sysvmsg = "new";
sysvsem = "new";
sysvshm = "new";

# The jail is named www.
www {
    # Where to find the jail on the host system.
    path = "/srv/jail/www/fs";

    # The fstab containing the filesystems to mount before starting the jail.
    mount.fstab = "/srv/jail/www/fstab";

    # The IP address (+ netmask) and hostname for the jail.
    # Since most (if not all) programming languages have commands to determine the
    # IP address and local hostname, these may be exposed to users of the service!
    # The hostname is also used in the sender address for outgoing mails.
    ip4.addr = "";
    host.hostname = "";

The file /srv/jail/www/fstab should contain the filesystems that are mounted on the jail before it is started; this file is in the same format as the /etc/fstab file, see fstab(5).

/var/log/jail/www    /srv/jail/www/fs/var/log             nullfs    rw    0    0

If you install applications from the ports collection, you should also include these lines:

/usr/ports           /srv/jail/www/fs/usr/ports           nullfs    ro    0    0
/usr/ports/distfiles /srv/jail/www/fs/var/ports/distfiles nullfs    rw    0    0
/usr/ports/packages  /srv/jail/www/fs/var/ports/packages  nullfs    rw    0    0

The ports collection itself is mounted read-only, to avoid messing up things in the host system and in other jails. The distfiles are stored on the host system, to make them available to the host system and the other jails. The ports will be built in the jail’s /tmp directory.

Configuration in the jail

The file /etc/make.conf on the host possibly already lists make options to set and unset when building software, so it may be a good idea to copy this file to the jail.

host# cp -p /etc/make.conf /srv/jail/www/fs/etc/

The file /etc/resolv.conf should also be copied to the jail, so that it knows which DNS servers to use.

host# cp -p /etc/resolv.conf /srv/jail/www/fs/etc/

If resolv.conf contains a nameserver address, you should delete that in the jail, or replace the IP address with the IP address of your external network interface.

And then it’s finally time to create and boot up the jail.

host# jail -c www

This command is only used the first time the jail is started (-c means create). From now on, if you want to manually stop or start the jail, you should use these commands:

host# service jail stop www
host# service jail start www

Once the jail is created, it is started automatically (even though it doesn’t immediately show up in tools like ps and top). To display a list of runing jails, type

host# jls

You can connect to the jail with the following command:

host# jexec www /bin/sh

You can then navigate and manage it like any other newly installed system. So you’ll probably want to start by setting the root password (passwd) and the time zone (tzsetup), and running freebsd-update.
The vi and ed text editors are available. Before you install software from the ports collection, make sure to add these lines to /etc/make.conf (in the jail):


The mounts that were made through the file /srv/jail/www/fstab do not show up as mounts in the jail; as far as the jail is concerned, they are just part of the file system. The log files that are stored in the jail’s /var/log directory, are also available in /var/log/jail/www on the host system.

This jail’s purpose is to host websites. This means that a web server and probably PHP should be installed.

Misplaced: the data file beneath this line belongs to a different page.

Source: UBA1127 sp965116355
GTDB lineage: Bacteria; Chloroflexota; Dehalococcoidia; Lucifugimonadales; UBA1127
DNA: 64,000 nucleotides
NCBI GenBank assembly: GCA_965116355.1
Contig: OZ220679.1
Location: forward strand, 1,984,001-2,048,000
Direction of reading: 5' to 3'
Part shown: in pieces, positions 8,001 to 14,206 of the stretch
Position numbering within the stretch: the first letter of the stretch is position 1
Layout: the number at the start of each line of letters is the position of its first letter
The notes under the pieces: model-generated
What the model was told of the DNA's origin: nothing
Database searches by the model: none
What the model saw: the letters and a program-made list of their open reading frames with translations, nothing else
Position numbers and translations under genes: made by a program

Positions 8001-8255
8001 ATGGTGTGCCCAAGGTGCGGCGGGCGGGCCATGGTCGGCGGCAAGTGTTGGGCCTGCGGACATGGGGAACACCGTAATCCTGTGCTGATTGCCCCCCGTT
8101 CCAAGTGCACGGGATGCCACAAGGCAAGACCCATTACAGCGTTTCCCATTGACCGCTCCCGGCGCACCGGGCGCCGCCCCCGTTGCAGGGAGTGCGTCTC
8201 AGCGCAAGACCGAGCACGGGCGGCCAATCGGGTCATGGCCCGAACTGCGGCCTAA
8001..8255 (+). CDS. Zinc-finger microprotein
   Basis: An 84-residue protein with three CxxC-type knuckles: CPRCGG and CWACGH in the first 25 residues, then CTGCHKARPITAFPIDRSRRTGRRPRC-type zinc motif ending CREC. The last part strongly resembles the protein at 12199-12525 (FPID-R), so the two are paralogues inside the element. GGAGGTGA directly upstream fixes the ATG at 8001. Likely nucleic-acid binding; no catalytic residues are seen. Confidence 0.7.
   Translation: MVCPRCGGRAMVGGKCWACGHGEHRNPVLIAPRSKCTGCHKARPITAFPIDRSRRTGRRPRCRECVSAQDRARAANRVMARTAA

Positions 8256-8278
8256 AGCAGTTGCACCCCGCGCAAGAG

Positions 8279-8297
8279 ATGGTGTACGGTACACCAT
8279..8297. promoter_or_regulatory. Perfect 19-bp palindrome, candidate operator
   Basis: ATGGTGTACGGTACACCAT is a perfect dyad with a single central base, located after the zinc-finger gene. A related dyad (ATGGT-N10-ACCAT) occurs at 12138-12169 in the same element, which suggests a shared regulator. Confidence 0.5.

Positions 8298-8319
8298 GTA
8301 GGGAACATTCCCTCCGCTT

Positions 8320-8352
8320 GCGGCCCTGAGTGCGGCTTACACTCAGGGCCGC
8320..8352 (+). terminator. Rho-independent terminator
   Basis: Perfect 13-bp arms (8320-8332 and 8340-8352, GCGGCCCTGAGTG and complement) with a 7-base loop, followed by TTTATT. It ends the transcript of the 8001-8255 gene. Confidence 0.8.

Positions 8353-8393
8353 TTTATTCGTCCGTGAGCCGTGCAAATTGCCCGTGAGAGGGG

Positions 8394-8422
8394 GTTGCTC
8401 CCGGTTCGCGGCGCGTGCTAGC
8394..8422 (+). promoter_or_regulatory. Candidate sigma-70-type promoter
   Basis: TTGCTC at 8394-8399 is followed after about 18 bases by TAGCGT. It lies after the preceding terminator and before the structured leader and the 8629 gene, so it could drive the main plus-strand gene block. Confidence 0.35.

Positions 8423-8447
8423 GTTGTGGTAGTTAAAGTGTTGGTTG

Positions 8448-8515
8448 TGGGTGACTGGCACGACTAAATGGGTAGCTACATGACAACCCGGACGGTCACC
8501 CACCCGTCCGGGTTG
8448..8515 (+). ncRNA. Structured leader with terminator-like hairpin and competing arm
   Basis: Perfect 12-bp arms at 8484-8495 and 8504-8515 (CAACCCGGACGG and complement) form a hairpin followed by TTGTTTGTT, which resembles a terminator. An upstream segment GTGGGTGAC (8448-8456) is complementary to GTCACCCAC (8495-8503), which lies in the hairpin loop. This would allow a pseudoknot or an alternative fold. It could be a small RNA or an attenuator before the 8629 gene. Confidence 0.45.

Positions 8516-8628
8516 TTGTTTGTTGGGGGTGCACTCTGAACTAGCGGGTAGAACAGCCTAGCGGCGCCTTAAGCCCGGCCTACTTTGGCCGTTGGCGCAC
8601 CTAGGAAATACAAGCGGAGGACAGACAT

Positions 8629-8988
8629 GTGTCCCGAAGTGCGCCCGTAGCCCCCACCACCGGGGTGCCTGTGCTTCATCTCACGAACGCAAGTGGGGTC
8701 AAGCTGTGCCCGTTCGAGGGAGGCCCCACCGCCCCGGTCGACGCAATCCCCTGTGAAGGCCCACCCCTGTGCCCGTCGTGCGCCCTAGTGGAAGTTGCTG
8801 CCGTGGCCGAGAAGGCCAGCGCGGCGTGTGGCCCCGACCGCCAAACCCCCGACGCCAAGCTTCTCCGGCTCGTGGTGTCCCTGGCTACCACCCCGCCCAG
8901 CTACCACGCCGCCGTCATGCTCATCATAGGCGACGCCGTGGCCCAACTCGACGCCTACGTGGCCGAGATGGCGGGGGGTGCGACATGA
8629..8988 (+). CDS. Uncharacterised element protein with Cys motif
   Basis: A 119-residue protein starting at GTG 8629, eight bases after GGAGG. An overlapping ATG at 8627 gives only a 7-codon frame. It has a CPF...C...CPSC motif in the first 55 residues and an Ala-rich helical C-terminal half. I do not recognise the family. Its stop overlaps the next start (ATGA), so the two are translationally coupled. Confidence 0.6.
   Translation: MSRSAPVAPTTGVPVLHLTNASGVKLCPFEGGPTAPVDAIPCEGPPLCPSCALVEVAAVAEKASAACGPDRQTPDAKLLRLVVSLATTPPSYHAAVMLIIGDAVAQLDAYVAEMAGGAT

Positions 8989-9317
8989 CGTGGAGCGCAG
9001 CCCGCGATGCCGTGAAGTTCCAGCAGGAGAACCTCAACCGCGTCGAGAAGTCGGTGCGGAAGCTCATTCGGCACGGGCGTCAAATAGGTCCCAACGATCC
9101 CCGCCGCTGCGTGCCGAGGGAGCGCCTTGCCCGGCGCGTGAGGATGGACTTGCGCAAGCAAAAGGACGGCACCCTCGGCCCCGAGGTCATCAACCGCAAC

For the websites themselves there are 2 possibilities:

  1. Install the websites within the jail.
  2. Install the websites on the host system, and mount the directory containing the websites on the jail, using nullfs.

Some things to consider when deciding where to install the websites:

  • It is easier to backup/copy/move the entire jail if the websites are installed in the jail.
  • Many instant web applications have auto-update features, or the possibility to upload images or other files; to utilise these, the web server and/or PHP-FPM need write privileges for at least part of the website directory. For this, the websites should be installed in the jail, or the website directory should be mounted read-write.
  • If the websites are installed in the jail, or the website directory is mounted read-write, web developers no longer need access to the host system; accounts can be created in the jail, and an arbitrary port on the host system can be forwarded to the SSH port on the jail; accounts on the host system for the web developers can then be deleted, limiting shell access to the host system to sysadmins.
  • If the websites are installed on the host system, they are more easily accessible from other jails (which may come in handy, for example, if you want to serve them as Tor hidden services from a Tor jail as well). However, you probably do not want to mount them read-write on multiple jails; mount them read-only, and edit them from the host system (or from a dedicated website-editing jail, where you mount them read-write).
  • Mounting the website directory read-only makes it harder for an attacker to deface the website.

Several scenarios are conceivable where the websites themselves are served to the internet from a jail that only has read access to the files, while the admin interfaces are served from a different jail, with write access to the files, to a more select audience. This is left as an exercise to the reader.

If you decide to store the websites on the host system, you should stop the jail, add the mount to /srv/jail/www/fstab on the host system, and then start the jail again.

To work around a problem with a read-only mounted file system and a web application with auto-update features, the file system could temporarily be remounted read-write to do the update, and then be remounted read-only again.